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Messages - alenhoff

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The Fender Rhodes Electric Piano / Re: Custom Paint Job on Harp Cover
« on: February 07, 2019, 09:11:36 PM »
Ever since I got the piano I have been in search for the elusive "suitcase cab, but no piano" for sale. It doesn't help that the suitcase piano went through several iterations itself, narrowing down possible candidates to only a 4-pin model.

Check this out:  An early '70s cab.  The listing says local pickup only in Duluth MN, but these Music Go Round stores generally will ship.


Other Keyboards & Software Synths / Re: New Gibson G201
« on: February 06, 2019, 12:31:45 PM »
>>What is a TV Repair Shop?  >>

Believe it or not, there are several storefront TV repair shops not far from me.  The old guys with headband magnifiers and the tube testers are long gone, but these shops seem to survive by doing factory warranty work on modern TVs.  (I think that mostly means ordering new replacement boards, rather than doing actual troubleshooting or replacing individual components.)

In this post-Radio Shack age, when I have no idea where to buy electronic components without waiting three days for delivery, I have been known to walk into these shops and beg them to sell me a few caps I need for a keyboard repair.


Other Keyboards & Software Synths / Re: New Gibson G201
« on: February 06, 2019, 08:01:16 AM »
A Farfisa pedal will not work unless either the pedal or the organ has been modified.  (My organ has not been modified, since I have a Gibson pedal.)  The link I posted has very specific, step-by-step instructions.  I'm not sure what "extra help" you would be looking for, but if you find that information insufficient, you probably ought to find someone near you who has some general electronics experience. (No "keyboard tech" required for something so simple.  Do you have a TV repair shop near you?)

But the photos make it look like the organ (and possibly the amp) suffered significant damage in shipping. It's quite possible the issues go far beyond the pedal problem -- and beyond what you can hope to fix yourself with a few suggestions from members of this forum. (Especially since you don't seem to have electronics experience.) If you can't find a local tech (or are unwilling to invest the money to pay one for what might be substantial work), you may want to consider your option of returning it.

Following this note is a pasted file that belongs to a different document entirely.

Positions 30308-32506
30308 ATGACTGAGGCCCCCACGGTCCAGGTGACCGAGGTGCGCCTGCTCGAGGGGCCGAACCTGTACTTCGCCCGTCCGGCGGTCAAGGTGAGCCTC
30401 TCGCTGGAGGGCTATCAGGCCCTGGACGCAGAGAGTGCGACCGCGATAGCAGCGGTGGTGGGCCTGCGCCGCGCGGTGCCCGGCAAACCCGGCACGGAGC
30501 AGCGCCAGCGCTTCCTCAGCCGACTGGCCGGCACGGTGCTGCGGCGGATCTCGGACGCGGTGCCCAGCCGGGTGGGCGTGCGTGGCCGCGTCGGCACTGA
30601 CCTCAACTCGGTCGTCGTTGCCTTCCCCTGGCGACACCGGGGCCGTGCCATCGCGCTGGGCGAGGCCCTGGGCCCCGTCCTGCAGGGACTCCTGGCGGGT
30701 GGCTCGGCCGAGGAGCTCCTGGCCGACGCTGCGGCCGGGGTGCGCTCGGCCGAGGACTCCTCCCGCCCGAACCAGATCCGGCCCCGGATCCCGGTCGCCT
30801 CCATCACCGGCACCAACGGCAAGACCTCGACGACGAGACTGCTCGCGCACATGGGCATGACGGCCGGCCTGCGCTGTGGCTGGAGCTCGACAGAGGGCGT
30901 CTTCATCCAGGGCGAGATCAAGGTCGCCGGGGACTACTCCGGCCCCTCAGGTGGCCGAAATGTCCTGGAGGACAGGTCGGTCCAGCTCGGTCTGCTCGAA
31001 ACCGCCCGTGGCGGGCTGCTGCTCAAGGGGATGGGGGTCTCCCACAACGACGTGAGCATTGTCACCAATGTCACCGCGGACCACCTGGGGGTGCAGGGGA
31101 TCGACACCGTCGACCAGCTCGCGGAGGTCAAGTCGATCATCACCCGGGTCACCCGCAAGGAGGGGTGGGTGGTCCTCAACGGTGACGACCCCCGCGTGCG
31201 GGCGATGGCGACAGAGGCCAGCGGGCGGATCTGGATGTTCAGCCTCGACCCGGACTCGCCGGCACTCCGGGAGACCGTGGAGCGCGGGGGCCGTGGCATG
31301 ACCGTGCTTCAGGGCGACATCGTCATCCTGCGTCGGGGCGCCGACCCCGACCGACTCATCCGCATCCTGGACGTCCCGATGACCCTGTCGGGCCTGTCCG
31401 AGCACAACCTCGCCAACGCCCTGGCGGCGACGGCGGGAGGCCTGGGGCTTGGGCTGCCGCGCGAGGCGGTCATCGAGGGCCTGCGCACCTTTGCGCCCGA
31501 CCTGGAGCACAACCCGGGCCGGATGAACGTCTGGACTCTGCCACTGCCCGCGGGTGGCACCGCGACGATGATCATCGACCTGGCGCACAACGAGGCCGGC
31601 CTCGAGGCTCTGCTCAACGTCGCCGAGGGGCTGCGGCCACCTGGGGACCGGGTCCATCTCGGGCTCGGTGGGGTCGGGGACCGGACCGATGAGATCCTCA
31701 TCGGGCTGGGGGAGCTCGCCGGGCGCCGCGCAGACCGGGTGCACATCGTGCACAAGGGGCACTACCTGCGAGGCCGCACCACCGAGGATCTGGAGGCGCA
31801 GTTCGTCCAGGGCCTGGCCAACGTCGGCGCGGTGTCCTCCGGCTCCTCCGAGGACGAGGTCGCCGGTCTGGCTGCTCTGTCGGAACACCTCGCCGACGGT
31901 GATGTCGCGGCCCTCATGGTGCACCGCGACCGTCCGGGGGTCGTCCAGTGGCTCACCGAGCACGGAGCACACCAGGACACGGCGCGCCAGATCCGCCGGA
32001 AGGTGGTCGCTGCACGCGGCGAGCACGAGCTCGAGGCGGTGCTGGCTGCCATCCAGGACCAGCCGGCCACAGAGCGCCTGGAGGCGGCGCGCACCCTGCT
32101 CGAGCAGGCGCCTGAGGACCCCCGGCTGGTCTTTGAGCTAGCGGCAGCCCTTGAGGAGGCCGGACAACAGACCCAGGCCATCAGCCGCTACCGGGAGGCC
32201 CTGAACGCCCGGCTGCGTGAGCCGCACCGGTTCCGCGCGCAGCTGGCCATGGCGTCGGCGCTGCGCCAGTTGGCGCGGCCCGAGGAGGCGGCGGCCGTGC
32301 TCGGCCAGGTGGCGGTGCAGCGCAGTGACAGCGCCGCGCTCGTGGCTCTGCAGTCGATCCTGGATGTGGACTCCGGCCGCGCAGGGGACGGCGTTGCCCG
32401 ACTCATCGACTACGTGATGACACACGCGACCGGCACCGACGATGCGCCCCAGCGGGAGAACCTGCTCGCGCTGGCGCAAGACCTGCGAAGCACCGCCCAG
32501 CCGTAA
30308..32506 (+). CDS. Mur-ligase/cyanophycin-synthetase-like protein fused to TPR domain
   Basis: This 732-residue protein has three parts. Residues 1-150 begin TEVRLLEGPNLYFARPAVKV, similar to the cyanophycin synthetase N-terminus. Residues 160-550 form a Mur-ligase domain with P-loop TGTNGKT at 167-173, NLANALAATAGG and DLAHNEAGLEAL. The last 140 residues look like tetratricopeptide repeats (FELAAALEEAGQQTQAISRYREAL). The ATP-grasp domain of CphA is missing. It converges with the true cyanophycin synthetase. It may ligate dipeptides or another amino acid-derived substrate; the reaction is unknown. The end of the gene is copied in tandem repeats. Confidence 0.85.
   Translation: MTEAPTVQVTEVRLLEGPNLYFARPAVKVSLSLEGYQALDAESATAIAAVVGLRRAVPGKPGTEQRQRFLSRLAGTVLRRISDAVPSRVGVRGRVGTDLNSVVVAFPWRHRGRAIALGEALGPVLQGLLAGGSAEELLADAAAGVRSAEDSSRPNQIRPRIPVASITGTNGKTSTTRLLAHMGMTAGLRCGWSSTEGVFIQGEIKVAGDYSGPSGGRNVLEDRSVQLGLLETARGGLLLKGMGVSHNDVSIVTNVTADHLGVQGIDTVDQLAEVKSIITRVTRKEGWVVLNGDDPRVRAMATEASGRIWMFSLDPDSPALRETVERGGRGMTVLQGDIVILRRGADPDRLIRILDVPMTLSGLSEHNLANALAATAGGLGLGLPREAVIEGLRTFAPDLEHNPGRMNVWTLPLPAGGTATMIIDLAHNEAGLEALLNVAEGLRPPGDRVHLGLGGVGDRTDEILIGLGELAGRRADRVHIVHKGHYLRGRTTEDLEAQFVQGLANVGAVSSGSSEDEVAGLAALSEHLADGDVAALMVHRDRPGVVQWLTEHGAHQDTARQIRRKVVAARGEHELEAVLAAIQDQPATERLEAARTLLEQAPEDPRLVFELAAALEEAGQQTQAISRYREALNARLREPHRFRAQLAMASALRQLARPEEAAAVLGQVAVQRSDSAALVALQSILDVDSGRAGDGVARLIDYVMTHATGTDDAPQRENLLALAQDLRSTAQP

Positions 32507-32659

Other Keyboards & Software Synths / Re: New Gibson G201
« on: February 02, 2019, 03:54:00 PM »
Gibson organs will only make sounds if you have a dedicated volume pedal or make a modification to bypass the pedal.  Details here:


Is Nashville within your driving range?  Murph Wanca of Nashville Pro Hammond can take care of your Wurli. He handles a variety of vintage keys needs for many top Nashville acts.


In the midwest, Max Brink, at Chicago Electric Piano Co., would be a good choice.


For Sale / FS: Baldwin Electric Harpsichord
« on: January 02, 2019, 09:40:37 PM »
A friend is offering this Baldwin electric harpsichord and Baldwin amp, best known for being used by the Beatles ("Because").  I hesitate to call any keyboard  instrument "rare," but these are very hard to find.  I've not seen the instrument that's for sale.  It's in Windsor, Ontario, Canada, just across the river from Detroit.


Parts, Service, Maintenance & Repairs / Re: DIY Sustain Pedal
« on: December 29, 2018, 08:59:02 AM »
I love the wrench options, allowing you to take a workman-like approach to your music. (Perhaps you could create a Fender Rhodes hard hat to put you in a proper playing mood, too.)